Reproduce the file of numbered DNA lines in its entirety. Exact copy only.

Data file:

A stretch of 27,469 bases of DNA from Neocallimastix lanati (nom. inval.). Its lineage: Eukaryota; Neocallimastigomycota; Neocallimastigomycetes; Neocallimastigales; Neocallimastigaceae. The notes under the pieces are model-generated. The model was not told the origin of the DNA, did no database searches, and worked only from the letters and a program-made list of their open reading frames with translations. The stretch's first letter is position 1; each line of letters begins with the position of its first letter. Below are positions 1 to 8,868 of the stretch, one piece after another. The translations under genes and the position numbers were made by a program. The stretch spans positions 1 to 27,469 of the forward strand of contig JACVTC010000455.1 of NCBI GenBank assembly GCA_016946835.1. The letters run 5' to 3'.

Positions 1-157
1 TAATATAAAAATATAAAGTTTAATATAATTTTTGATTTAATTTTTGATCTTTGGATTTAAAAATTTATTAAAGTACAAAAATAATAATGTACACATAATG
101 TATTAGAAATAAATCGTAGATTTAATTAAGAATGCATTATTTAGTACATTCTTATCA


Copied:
A stretch of 27,469 bases of DNA from Neocallimastix lanati (nom. inval.). Its lineage: Eukaryota; Neocallimastigomycota; Neocallimastigomycetes; Neocallimastigales; Neocallimastigaceae. The notes under the pieces are model-generated. The model was not told the origin of the DNA, did no database searches, and worked only from the letters and a program-made list of their open reading frames with translations. The stretch's first letter is position 1; each line of letters begins with the position of its first letter. Below are positions 1 to 8,868 of the stretch, one piece after another. The translations under genes and the position numbers were made by a program. The stretch spans positions 1 to 27,469 of the forward strand of contig JACVTC010000455.1 of NCBI GenBank assembly GCA_016946835.1. The letters run 5' to 3'.

Positions 1-157
1 TAATATAAAAATATAAAGTTTAATATAATTTTTGATTTAATTTTTGATCTTTGGATTTAAAAATTTATTAAAGTACAAAAATAATAATGTACACATAATG
101 TATTAGAAATAAATCGTAGATTTAATTAAGAATGCATTATTTAGTACATTCTTATCA